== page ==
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In vivo measurement of axon diameter distribution in the corpus callosum of rat brain

Barazany, D., Basser, P. J. and Assaf, Yaniv 2009. In vivo measurement of axon diameter distribution in the corpus callosum of rat brain. Brain 132 (5) , pp. 1210-1220. 10.1093/brain/awp042

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Abstract

Here, we present the first in vivo non-invasive measurement of the axon diameter distribution in the rat corpus callosum. Previously, this measurement was only possible using invasive histological methods. The axon diameter, along with other physical properties, such as the intra-axonal resistance, membrane resistance and capacitance etc. helps determine many important functional properties of nerves, such as their conduction velocity. In this work, we provide a novel magnetic resonance imaging method called AxCaliber, which can resolve the distinct signatures of trapped water molecules diffusing within axons as well as water molecules diffusing freely within the extra-axonal space. Using a series of diffusion weighted magnetic resonance imaging brain scans, we can reliably infer both the distribution of axon diameters and the volume fraction of these axons within each white matter voxel. We were able to verify the known microstructural variation along the corpus callosum of the rat from the anterior (genu) to posterior (splenium) regions. AxCaliber yields a narrow distribution centered ∼1 μm in the genu and splenium and much broader distributions centered ∼3 μm in the body of the corpus callosum. The axon diameter distribution found by AxCaliber is generally broader than those usually obtained by histology. One factor contributing to this difference is the significant tissue shrinkage that results from histological preparation. To that end, AxCaliber might provide a better estimate of the in vivo morphology of white matter. Being a magnetic resonance imaging based methodology, AxCaliber has the potential to be used in human scanners for morphological studies of white matter in normal and abnormal development, and white matter related diseases.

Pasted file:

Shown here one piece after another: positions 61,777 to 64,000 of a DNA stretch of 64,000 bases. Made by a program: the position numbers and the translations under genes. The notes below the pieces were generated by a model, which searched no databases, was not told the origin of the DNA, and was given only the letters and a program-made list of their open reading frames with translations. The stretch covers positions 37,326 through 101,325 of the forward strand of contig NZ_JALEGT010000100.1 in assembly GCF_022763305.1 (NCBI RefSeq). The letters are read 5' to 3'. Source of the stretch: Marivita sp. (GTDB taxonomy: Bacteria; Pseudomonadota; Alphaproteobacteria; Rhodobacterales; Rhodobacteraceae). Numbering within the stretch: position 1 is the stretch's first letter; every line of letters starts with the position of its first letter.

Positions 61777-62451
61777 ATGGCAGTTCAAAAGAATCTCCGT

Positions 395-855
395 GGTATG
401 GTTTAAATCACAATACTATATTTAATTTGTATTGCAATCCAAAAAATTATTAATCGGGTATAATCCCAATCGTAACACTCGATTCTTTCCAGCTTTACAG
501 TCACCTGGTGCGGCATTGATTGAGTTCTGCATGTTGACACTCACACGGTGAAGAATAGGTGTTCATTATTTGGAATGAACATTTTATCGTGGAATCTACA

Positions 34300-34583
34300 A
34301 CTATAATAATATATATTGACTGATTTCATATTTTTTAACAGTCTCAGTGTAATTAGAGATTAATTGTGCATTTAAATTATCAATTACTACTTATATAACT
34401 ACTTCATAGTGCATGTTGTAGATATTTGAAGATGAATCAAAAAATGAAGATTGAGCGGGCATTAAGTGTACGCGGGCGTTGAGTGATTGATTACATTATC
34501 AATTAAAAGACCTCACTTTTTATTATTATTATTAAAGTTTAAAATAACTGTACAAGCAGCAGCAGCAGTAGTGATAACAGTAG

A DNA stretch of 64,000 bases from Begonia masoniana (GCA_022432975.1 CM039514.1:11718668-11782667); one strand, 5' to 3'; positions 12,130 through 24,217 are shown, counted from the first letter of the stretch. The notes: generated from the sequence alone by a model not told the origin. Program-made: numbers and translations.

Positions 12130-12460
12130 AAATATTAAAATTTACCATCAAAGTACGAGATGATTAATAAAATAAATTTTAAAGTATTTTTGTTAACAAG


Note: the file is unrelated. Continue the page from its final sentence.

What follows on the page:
Item Type: Article
Date Type: Publication
Status: Published
Schools: Neuroscience and Mental Health Research Institute (NMHRI)
Publisher: Oxford University Press
ISSN: 0006-8950
Last Modified: 21 Aug 2019 02:20
URI: http://orca.cf.ac.uk/id/eprint/92231

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